2. The source replica validates that its information regarding the last synchronisation is consistent with the target’s information, and raises an error if not. (This could happen for instance if one of the replicas was lost and restored from backup, or if a user inadvertently tries to synchronise a copied database.)
  3. The source replica generates a list of changes since the last change the target replica knows of.
  4. The source replica checks what the last change is it knows about on the target replica.
  5. If there have been no changes on either replica that the other side has not seen, the synchronisation stops here.
  6. The source replica sends the changed documents to the target, along with what the latest change is that it knows about on the target replica.
  7. The target processes the changed documents, and records the source replica’s latest change.
  8. The target responds with the documents that have changes that the source does not yet know about.
  9. The source processes the changed documents, and records the target replica’s latest change.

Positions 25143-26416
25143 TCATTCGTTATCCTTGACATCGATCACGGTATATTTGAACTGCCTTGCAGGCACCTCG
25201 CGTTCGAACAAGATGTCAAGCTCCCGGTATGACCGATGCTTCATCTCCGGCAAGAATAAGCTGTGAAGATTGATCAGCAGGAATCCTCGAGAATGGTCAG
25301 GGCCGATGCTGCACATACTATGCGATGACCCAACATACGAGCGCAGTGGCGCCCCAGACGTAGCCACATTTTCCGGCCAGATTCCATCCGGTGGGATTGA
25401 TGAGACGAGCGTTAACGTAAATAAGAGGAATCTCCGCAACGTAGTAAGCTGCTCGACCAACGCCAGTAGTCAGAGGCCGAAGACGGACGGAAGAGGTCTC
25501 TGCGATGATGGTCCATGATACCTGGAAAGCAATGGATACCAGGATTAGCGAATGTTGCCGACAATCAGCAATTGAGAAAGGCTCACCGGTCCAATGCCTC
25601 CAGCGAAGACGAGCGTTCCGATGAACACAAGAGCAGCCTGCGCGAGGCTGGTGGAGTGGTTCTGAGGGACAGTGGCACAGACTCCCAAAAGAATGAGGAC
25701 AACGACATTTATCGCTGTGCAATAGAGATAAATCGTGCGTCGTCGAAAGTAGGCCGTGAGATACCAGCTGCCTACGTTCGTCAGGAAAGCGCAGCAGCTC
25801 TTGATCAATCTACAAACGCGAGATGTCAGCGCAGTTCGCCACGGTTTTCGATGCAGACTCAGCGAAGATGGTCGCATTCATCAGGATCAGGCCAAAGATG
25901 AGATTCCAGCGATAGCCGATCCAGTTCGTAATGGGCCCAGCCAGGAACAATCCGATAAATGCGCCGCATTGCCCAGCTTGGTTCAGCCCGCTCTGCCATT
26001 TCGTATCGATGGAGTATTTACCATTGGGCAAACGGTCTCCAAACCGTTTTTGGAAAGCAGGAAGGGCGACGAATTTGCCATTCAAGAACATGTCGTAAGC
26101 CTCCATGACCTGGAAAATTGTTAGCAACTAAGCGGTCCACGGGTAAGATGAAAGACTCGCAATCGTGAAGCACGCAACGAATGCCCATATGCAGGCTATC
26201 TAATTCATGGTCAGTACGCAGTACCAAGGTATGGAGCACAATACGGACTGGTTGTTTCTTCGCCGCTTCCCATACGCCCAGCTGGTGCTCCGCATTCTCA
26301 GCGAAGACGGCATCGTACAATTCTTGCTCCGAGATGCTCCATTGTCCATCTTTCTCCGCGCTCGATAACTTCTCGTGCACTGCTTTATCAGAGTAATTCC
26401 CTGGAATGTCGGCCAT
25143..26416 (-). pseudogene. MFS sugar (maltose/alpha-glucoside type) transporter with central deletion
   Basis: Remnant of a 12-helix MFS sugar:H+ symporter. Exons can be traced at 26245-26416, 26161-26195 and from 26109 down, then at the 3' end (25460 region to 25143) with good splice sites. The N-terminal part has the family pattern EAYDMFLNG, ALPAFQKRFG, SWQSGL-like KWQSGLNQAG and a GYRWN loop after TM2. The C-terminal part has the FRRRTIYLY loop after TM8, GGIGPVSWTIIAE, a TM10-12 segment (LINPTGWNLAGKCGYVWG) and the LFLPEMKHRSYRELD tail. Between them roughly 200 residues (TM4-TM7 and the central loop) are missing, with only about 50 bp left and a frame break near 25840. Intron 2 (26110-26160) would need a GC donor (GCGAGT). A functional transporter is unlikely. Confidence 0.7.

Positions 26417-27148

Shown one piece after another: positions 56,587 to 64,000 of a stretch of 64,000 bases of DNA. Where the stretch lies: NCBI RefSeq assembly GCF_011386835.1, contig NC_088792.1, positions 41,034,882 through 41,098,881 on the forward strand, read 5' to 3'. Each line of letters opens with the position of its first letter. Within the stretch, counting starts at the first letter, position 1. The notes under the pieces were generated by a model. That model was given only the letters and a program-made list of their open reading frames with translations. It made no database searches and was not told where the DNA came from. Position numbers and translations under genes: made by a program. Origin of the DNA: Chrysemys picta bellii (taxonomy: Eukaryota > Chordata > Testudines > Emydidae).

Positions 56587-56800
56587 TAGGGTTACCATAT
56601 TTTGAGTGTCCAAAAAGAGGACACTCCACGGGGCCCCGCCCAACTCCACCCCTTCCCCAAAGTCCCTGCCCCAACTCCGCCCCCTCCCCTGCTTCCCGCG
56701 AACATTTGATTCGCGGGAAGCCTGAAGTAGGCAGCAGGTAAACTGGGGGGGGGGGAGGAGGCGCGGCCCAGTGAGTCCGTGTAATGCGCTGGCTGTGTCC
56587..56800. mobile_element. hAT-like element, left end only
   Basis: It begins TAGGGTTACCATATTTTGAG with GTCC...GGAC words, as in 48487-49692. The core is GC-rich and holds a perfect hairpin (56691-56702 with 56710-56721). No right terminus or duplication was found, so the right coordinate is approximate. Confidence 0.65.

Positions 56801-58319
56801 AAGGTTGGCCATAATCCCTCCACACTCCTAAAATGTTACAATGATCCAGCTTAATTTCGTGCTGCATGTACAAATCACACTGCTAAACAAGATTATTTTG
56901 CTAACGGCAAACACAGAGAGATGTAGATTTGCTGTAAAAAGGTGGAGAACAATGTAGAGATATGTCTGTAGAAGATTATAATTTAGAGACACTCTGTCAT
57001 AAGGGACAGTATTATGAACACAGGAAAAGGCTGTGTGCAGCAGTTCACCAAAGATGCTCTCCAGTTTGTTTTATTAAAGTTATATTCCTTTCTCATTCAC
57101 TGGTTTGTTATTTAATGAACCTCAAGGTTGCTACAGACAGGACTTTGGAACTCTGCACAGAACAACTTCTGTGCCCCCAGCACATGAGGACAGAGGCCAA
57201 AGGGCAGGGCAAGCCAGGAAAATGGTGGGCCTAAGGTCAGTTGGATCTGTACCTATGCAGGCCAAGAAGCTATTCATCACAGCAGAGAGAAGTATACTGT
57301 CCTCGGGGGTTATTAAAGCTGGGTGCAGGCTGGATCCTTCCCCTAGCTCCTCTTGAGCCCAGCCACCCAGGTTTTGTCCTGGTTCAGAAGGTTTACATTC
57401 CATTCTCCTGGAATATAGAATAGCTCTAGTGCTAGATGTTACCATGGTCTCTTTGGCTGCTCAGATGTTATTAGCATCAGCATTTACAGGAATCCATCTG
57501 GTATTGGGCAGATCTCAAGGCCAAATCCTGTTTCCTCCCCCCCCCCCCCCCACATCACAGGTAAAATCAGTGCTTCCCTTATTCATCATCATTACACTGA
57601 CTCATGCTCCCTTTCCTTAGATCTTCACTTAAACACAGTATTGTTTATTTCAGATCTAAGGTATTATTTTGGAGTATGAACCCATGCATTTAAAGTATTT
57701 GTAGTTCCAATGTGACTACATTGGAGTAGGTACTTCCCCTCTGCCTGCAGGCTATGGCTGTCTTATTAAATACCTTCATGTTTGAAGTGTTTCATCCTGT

10. If the source has seen no changes unrelated to the synchronisation during this whole process, it now sends the target what its latest change is, so that the next synchronisation does not have to consider changes that were the result of this one.

The synchronisation information stored by the replica for each other replica it has ever synchronised with consists of:

  • The replica id of the other replica. (Which should be globally unique identifier to distinguish database replicas from one another.)
  • The last known generation and transaction id of the other replica.
  • The generation and transaction id of this replica at the time of the most recent succesfully completed synchronisation with the other replica.

Any change to any document in a database constitutes a transaction. Each transaction increases the database generation by 1, and u1db implementations should [1] assign a transaction id, which is meant to be a unique random string paired with each generation, that can be used to detect the case where replica A and replica B have previously synchronised at generation N, and subsequently replica B is somehow reverted to an earlier generation (say, a restore from backup, or somebody made a copy of the database file of replica B at generation < N, and tries to synchronise that), and then new changes are made to it. It could end up at generation N again, but with completely different data. Having random unique transaction ids will allow replica A to detect this situation, and refuse to synchronise to prevent data loss. (Lesson to be learned from this: do not copy databases around, that is what synchronisation is for.)

Synchronisation Over HTTP

Synchronisation over HTTP is tuned to minimize the number of request/response round trips. The anatomy of a full synchronisation over HTTP is as follows: